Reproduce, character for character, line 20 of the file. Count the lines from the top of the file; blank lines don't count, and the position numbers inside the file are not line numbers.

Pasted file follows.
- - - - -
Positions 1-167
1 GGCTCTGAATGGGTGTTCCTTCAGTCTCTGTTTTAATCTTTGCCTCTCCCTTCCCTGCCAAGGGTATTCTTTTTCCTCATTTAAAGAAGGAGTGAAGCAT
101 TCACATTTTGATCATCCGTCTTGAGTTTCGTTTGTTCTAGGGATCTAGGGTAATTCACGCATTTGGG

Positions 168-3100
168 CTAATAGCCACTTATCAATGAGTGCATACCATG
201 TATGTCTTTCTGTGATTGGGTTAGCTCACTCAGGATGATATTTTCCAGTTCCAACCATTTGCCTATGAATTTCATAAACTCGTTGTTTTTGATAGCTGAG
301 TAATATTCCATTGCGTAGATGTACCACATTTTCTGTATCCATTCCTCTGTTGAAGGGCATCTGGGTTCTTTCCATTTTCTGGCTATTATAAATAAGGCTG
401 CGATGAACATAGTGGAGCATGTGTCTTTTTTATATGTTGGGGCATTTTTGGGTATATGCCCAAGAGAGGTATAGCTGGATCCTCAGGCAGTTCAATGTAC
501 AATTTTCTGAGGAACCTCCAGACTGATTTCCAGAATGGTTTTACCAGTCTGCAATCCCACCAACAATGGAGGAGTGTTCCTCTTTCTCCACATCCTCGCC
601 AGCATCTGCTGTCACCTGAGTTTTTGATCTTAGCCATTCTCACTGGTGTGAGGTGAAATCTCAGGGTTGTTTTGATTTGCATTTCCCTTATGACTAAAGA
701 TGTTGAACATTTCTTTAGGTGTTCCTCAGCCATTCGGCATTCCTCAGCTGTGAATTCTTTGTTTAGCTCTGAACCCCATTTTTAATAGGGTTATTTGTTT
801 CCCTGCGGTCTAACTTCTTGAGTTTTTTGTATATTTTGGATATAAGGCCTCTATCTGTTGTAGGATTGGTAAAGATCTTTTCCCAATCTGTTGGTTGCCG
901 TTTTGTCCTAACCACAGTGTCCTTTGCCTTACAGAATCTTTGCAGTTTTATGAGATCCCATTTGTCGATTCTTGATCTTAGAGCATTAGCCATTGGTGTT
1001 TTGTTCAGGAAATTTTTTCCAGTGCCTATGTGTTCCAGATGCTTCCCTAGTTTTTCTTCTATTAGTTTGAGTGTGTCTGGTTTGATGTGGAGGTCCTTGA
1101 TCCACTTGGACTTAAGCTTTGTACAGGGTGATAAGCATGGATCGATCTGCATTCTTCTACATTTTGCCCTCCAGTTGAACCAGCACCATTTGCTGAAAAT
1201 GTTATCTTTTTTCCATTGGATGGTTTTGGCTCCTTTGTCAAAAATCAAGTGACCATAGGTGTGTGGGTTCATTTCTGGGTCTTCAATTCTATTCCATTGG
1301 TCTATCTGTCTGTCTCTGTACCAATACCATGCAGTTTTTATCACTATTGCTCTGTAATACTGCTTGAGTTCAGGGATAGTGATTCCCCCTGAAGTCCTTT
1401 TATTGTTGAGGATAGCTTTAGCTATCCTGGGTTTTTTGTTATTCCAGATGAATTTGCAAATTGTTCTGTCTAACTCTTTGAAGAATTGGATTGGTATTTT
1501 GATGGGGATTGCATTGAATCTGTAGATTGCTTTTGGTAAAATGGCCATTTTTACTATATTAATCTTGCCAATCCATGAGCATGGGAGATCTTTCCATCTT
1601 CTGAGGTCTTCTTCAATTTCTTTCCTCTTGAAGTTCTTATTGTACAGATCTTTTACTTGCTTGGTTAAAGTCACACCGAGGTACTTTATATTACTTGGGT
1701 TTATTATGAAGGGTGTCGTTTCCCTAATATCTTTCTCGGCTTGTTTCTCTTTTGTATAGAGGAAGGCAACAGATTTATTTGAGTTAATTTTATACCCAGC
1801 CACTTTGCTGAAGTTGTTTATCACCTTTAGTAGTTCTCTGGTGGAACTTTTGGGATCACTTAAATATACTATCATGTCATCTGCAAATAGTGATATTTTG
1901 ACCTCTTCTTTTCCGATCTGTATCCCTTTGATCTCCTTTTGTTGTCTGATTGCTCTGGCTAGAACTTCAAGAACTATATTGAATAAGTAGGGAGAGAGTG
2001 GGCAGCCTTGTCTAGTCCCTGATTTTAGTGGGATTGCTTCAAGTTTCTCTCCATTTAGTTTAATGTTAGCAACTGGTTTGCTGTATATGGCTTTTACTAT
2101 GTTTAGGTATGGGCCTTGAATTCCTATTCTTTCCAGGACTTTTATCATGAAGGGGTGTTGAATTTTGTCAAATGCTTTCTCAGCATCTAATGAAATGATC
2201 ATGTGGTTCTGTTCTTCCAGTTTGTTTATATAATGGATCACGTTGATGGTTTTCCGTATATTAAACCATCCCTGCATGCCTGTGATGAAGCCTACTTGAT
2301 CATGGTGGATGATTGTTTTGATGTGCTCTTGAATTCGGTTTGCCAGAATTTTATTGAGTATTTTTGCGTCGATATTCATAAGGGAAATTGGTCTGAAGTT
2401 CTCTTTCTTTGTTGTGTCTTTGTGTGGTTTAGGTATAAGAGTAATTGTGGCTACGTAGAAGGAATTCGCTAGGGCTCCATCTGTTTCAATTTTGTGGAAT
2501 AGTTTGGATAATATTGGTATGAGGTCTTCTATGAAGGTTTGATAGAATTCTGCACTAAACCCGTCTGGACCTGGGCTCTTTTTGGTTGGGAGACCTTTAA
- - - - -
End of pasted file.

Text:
1601 CTGAGGTCTTCTTCAATTTCTTTCCTCTTGAAGTTCTTATTGTACAGATCTTTTACTTGCTTGGTTAAAGTCACACCGAGGTACTTTATATTACTTGGGT